Sales managers take on the role of coach to help their direct reports improve abilities, set goals, and adopt behaviors that will lead to better short-term results and long-term business outcomes. The process is an interactive one and, in many companies, is ancillary to formal training sessions. Coaching also presents vital opportunities for training follow-up and on-the job learning, opening doors for employees to seek the advice of more experienced managers or peers. This kind of follow-up is critical in helping to close the gap between training and in-role performance.

Even as companies recognize the benefits of coaching, they often struggle with the adoption of formal programs and how best to integrate them into their organizations. They seek to understand best practices in areas such as who should coach, what they should be coaching and encouraging, how to implement coaching programs, and where to target their efforts and resources to achieve the most effective effort for their organization.

In late 2015, Training Industry, Inc., and Richardson teamed up to discover how organizations across industries are using coaching programs to support their sales professionals. Respondents from 266 companies completed a confidential survey about their sales coaching programs. They represented a range of industries, organizational sizes, functional areas, and job titles. Nearly three-quarters of the respondents – 74 percent – said their programs were “very” or “somewhat” effective, and 51 percent of those who rated sales coaching as “very” effective also said they “always” used sales coaching in the past year.

Other key findings include the following:

  • 53% of sales coaching programs tend to have a more formal than informal structure
  • 67% of respondents cite “personalizing learning to areas of need” as the most important sales coach behavior
  • 55% cite webinars as the most effective technology supporting coaching, closely followed by simulations (52%) and video learning (50%)
  • 76% agree the top challenge for coaching programs is lack of urgency, closely followed by lack of training for managers (74%)

Overall, the survey results identified seven best practices for sales coaching:

      1. Practice makes perfect
        Frequency of coaching leads to better outcomes. Managers who coach regularly embed the practice within their organization’s culture. Coaching then becomes a valued support network, providing individuals with a specific person they can turn to for support and guidance.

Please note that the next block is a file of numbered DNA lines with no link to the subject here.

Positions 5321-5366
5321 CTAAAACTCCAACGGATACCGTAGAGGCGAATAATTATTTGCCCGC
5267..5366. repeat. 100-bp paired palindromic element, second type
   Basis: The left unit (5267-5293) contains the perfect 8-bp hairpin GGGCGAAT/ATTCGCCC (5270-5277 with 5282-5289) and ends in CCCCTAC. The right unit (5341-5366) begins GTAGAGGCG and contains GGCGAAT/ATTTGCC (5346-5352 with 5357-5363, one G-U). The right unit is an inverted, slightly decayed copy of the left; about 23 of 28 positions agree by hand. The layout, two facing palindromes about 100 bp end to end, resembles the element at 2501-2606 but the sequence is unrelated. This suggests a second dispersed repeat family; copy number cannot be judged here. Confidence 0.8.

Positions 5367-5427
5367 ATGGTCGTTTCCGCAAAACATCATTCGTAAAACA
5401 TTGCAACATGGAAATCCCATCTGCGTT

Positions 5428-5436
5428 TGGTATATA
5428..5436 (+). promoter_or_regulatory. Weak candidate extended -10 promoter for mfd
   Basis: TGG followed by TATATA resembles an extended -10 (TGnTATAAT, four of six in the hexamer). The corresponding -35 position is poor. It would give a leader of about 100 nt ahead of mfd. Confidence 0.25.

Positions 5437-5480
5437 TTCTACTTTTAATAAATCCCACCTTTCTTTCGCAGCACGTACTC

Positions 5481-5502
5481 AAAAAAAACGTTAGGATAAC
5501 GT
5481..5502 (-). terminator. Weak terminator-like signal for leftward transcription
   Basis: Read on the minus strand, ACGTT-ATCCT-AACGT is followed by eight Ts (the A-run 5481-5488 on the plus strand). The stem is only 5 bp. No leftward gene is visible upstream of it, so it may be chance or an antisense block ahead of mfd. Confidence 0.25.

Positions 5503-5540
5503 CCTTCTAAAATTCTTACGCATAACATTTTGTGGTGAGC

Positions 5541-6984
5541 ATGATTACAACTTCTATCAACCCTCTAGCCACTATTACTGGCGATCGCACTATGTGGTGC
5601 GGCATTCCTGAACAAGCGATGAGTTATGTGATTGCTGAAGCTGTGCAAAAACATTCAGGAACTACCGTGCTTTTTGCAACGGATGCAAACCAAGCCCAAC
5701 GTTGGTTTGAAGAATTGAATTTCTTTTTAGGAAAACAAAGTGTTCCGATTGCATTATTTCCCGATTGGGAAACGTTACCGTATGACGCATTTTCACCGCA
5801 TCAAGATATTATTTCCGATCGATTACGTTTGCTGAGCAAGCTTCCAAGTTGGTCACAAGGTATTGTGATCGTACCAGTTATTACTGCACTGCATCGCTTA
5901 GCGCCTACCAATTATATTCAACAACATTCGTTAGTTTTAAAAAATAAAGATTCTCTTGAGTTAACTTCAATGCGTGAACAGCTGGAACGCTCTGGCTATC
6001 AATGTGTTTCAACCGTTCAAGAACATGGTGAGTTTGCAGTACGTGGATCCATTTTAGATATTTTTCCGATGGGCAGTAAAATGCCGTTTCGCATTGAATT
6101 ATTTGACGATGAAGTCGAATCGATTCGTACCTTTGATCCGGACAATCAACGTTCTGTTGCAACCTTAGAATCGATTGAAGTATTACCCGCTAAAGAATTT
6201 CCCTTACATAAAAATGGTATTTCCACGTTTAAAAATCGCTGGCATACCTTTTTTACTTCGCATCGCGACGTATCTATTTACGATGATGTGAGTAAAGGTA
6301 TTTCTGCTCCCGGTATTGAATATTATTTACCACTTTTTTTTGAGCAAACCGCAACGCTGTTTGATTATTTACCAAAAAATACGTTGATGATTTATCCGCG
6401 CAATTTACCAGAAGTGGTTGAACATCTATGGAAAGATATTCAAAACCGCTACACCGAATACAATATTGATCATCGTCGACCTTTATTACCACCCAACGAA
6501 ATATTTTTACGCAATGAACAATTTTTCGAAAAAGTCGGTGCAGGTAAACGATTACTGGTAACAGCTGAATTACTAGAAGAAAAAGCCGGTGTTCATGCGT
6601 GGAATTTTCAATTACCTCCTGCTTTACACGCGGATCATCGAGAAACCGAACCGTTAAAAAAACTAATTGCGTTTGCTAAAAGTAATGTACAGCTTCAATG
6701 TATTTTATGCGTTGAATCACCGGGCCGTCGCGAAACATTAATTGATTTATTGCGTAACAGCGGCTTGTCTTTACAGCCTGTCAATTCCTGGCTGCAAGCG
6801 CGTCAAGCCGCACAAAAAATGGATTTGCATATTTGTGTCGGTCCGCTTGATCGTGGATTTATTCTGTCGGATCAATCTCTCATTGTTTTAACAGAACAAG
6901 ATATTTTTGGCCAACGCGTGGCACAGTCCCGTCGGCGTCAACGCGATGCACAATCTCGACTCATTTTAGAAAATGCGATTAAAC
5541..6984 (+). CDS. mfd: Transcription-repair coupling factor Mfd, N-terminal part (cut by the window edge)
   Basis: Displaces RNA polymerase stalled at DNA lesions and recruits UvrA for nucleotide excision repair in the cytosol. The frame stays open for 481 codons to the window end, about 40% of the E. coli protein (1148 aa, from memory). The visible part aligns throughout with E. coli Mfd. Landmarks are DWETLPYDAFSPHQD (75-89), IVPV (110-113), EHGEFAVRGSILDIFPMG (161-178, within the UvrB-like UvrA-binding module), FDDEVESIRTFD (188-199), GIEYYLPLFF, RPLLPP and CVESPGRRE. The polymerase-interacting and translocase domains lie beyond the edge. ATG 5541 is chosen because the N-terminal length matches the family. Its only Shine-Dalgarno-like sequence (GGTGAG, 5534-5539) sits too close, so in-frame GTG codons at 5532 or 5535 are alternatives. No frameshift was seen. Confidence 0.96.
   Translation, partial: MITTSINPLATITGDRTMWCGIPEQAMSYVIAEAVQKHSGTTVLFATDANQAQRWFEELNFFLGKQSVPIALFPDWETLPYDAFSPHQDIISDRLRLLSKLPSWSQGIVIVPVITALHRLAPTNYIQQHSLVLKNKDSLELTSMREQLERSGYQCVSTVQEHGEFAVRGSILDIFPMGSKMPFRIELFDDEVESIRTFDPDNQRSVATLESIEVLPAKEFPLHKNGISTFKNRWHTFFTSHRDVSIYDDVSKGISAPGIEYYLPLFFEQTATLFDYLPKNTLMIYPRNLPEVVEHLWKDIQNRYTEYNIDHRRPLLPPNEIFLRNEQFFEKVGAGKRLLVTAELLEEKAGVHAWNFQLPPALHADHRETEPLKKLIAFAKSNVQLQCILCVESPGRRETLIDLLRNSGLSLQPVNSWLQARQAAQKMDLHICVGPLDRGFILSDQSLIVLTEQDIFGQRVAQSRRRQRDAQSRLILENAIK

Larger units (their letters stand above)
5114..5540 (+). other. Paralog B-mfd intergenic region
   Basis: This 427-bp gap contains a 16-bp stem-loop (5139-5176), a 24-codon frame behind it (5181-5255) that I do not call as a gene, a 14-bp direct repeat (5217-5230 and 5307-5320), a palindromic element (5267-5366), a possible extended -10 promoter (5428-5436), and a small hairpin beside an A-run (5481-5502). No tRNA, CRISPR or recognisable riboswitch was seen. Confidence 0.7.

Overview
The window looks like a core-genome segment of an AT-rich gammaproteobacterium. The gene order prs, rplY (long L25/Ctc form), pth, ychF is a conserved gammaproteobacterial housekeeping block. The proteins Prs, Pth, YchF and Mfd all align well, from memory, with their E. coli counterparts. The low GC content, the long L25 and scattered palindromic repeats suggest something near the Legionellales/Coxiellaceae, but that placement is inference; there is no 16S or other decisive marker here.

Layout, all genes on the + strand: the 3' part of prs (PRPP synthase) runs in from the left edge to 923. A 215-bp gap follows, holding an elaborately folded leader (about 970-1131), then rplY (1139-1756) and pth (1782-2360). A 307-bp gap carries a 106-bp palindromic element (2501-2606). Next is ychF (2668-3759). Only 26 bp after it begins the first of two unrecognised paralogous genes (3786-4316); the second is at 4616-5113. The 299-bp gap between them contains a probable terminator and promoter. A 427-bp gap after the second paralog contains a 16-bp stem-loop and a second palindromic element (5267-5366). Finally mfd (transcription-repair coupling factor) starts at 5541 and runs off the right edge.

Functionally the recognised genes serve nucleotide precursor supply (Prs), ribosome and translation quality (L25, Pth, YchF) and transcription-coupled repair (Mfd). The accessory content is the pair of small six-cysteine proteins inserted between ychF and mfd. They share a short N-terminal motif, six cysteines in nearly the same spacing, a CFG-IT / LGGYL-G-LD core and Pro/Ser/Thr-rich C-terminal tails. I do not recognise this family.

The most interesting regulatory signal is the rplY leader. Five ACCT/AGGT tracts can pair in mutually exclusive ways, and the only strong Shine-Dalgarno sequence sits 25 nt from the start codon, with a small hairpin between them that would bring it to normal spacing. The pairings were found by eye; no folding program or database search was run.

2. Formalized structure
        Establish a specific time and cadence for coaches and employees to meet. This tempers any uncertainty about commitment to the coaching dynamic. Additionally, it becomes easier to get leadership buy-in when coaching becomes a formalized process that supports the business, helping employees to meet goals and objectives.
      3. Identify the right coaches
        Deciding who coaches is just as important as committing to coaching in the first place, and the answer can differ depending on the organization. Some companies use external professionals, others internal leaders, and still others tap their existing high performers. Find the best coach for your company and culture.
      4. Prepare coaches for success
        Don’t leave coaches to dangle on their own or just wing it. If they are to influence employee behavior, they need to be well versed in company offerings and possess deep knowledge of the sales process and how it links to business outcomes. Give your coaches the tools and skills necessary to coach their people effectively. 
      5. Gamification of coaching
        Game elements help to engage employees, while inserting some healthy competition between them. Additionally, games give more visibility to results and, with that, more public accountability, which helps to promote adherence to the desired behaviors.
      6. Support through multiple modalities
        There are many tools and delivery methods coaches can suggest their employees explore to further their learning. Let employees know about all the available resources and tools, so they can take responsibility for developing their skills in targeted areas.
      7. Generational appropriateness
      8. Acknowledge the different ages, experience levels, and learning needs of employees. Then bridge any gaps between sales training and field experience through appropriate means, which may make use of virtual or face to face coaching sessions.

    What is being managed in a coaching dynamic goes beyond outcomes and results to get to the very behaviors and strategies that ultimately drive results. By implementing these best practices in sales coaching across the workforce, companies gain an effective structure for improving performance of individuals, teams, and the overall organization.

    Download the full report, “Best Practices in Sales Coaching Across the Workforce,” from the Richardson website. 

    Meghan Steiner is the Director of Marketing at Richardson Sales Training